Evaluation of risk-adjusted home time after hospitalization for heart failure as a potential hospital performance metric

Ambarish Pandey, Neil Keshvani, Mary S. Vaughan-Sarrazin, Yubo Gao, Gregg C. Fonarow, Clyde Yancy, Saket Girotra

Research output: Contribution to journalArticlepeer-review

4 Scopus citations

Abstract

IMPORTANCE Thirty-day home time, defined as time spent alive and out of a hospital or facility, is a novel, patient-centered performance metric that incorporates readmission and mortality. OBJECTIVES To characterize risk-adjusted 30-day home time in patients discharged with heart failure (HF) as a hospital-level quality metric and evaluate its association with the 30-day risk-standardized readmission rate (RSRR), 30-day risk-standardized mortality rate (RSMR), and 1-year RSMR. DESIGN, SETTING, AND PARTICIPANTS This hospital-level cohort study retrospectively analyzed 100% of Medicare claims data from 2 968 341 patients from 3134 facilities from January 1, 2012, to November 30, 2017. EXPOSURES Home time, defined as time spent alive and out of a short-term hospital, skilled nursing facility, or intermediate/long-term facility 30 days after discharge. MAIN OUTCOMES AND MEASURES For each hospital, a risk-adjusted 30-day home time for HF was calculated similar to the Centers for Medicare & Medicaid Services risk-adjustment models for 30-day RSRR and RSMR. Hospitals were categorized into quartiles (lowest to highest risk-adjusted home time). The correlations between hospital rates of risk-adjusted 30-day home time and 30-day RSRR, 30-day RSMR, and 1-year RSMR were estimated using the Pearson correlation coefficient. Distribution of days lost from a perfect 30-day home time were calculated. Reclassification of hospital performance using 30-day home time vs 30-day RSRR was also evaluated. RESULTS Overall, 2 968 341 patients (mean [SD] age, 81.0 [8.3] years; 53.6% female) from 3134 hospitals were included in this study. The median hospital risk-adjusted 30-day home time for patients with HF was 21.77 days (range, 8.22-28.41 days). Hospitals in the highest quartile of risk-adjusted 30-day home time (best-performing hospitals) were larger (mean [SD] number of beds, 285 [275]), with a higher volume of patients with HF (median, 797 patients; interquartile range, 395-1484) and were more likely academic hospitals (59.9%) with availability of cardiac surgery (51.1%) and cardiac rehabilitation (68.8%). A total of 72% of home time lost was attributable to stays in an intermediate- or long-term care facility (mean [SD], 2.65 [6.44] days) or skilled nursing facility (mean [SD], 3.96 [9.04] days), 13% was attributable to short-term readmissions (mean [SD], 1.25 [3.25] days), and 15% was attributable to death (mean [SD], 1.37 [6.04] days). Among 30-day outcomes, the 30-day RSRR and 30-day RSMR decreased in a graded fashion across increasing 30-day home time categories (correlation coefficients: 30-day RSRR and 30-day home time, −0.23, P < .001; 30-day RSMR and 30-day home time, −0.31, P < .001). Similar patterns of association were also noted for 1-year RSMR and 30-day home time (correlation coefficient, −0.35, P < .001). Thirty-day home time meaningfully reclassified hospital performance in 30% of the hospitals compared with 30-day RSRR and in 25% of hospitals compared with 30-day RSMR. CONCLUSIONS AND RELEVANCE In this study, 30-day home time among patients discharged after a hospitalization for HF was objectively assessed as a hospital-level quality metric using Medicare claims data and was associated with readmission and mortality outcomes and with reclassification of hospital performance compared with 30-day RSRR and 30-day RSMR.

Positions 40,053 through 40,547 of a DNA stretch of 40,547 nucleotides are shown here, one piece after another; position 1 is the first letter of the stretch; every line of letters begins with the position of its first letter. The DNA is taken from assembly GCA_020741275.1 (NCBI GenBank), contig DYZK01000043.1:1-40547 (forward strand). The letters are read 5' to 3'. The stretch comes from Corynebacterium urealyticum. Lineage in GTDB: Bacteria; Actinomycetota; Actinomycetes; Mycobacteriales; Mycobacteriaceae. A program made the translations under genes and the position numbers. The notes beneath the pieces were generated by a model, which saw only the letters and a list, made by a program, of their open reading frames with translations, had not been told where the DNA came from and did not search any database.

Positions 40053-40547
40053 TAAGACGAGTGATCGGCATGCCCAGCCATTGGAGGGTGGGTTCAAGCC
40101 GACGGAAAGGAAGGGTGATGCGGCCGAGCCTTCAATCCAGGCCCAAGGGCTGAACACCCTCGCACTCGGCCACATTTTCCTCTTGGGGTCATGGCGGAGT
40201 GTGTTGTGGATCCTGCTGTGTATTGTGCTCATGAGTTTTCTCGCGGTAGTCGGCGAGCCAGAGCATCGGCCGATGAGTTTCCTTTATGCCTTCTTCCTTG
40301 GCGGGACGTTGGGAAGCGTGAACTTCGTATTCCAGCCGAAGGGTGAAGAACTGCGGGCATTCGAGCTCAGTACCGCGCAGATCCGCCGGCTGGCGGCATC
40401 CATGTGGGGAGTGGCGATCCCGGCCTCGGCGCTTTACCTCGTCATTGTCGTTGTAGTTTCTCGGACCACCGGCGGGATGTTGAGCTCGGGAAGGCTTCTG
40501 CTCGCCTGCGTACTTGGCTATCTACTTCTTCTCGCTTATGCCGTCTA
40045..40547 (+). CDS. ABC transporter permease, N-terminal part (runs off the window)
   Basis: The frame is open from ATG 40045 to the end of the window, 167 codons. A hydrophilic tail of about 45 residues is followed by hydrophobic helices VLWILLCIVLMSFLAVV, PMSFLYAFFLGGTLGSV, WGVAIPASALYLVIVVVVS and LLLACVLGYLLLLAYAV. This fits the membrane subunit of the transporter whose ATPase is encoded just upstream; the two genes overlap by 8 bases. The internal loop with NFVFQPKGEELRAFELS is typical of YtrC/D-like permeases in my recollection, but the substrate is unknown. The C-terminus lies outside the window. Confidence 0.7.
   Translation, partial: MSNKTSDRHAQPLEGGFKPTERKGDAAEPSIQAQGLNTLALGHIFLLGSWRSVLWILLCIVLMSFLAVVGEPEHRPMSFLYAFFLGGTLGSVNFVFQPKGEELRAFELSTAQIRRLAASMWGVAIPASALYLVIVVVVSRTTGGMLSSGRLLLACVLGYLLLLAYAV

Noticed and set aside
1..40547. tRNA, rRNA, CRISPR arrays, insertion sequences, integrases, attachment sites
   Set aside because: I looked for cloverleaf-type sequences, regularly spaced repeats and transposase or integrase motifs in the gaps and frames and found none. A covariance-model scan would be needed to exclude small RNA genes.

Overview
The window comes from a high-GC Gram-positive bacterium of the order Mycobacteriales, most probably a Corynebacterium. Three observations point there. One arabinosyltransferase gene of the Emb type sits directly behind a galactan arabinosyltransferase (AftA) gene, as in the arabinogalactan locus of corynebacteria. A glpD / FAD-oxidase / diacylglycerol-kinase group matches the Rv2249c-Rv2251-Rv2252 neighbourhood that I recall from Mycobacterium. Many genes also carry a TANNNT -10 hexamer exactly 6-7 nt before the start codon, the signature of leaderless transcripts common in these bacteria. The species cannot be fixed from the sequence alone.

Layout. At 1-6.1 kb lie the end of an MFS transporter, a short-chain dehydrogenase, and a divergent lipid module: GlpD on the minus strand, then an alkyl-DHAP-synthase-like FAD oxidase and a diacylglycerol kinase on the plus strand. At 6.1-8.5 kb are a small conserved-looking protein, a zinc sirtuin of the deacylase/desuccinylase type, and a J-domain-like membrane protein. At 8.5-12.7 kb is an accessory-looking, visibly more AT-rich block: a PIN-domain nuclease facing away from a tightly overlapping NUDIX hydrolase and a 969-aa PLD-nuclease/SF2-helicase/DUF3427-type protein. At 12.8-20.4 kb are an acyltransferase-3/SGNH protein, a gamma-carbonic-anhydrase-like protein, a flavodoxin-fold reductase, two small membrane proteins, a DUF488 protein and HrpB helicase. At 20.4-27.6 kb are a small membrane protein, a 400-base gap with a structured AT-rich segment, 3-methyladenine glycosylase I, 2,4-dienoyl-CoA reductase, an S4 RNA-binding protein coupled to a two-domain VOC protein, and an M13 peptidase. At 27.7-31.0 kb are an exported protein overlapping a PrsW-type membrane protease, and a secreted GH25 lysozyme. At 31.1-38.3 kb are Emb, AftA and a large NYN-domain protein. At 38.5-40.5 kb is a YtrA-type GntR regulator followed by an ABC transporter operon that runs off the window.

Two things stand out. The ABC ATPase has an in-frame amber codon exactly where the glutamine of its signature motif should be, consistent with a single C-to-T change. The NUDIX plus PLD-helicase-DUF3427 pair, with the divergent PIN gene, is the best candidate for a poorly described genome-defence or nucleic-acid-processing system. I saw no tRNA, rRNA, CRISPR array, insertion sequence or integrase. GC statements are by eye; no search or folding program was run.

Original languageEnglish (US)
Pages (from-to)169-176
Number of pages8
JournalJAMA Cardiology
Volume6
Issue number2
DOIs
StatePublished - Feb 2021

ASJC Scopus subject areas

  • Cardiology and Cardiovascular Medicine

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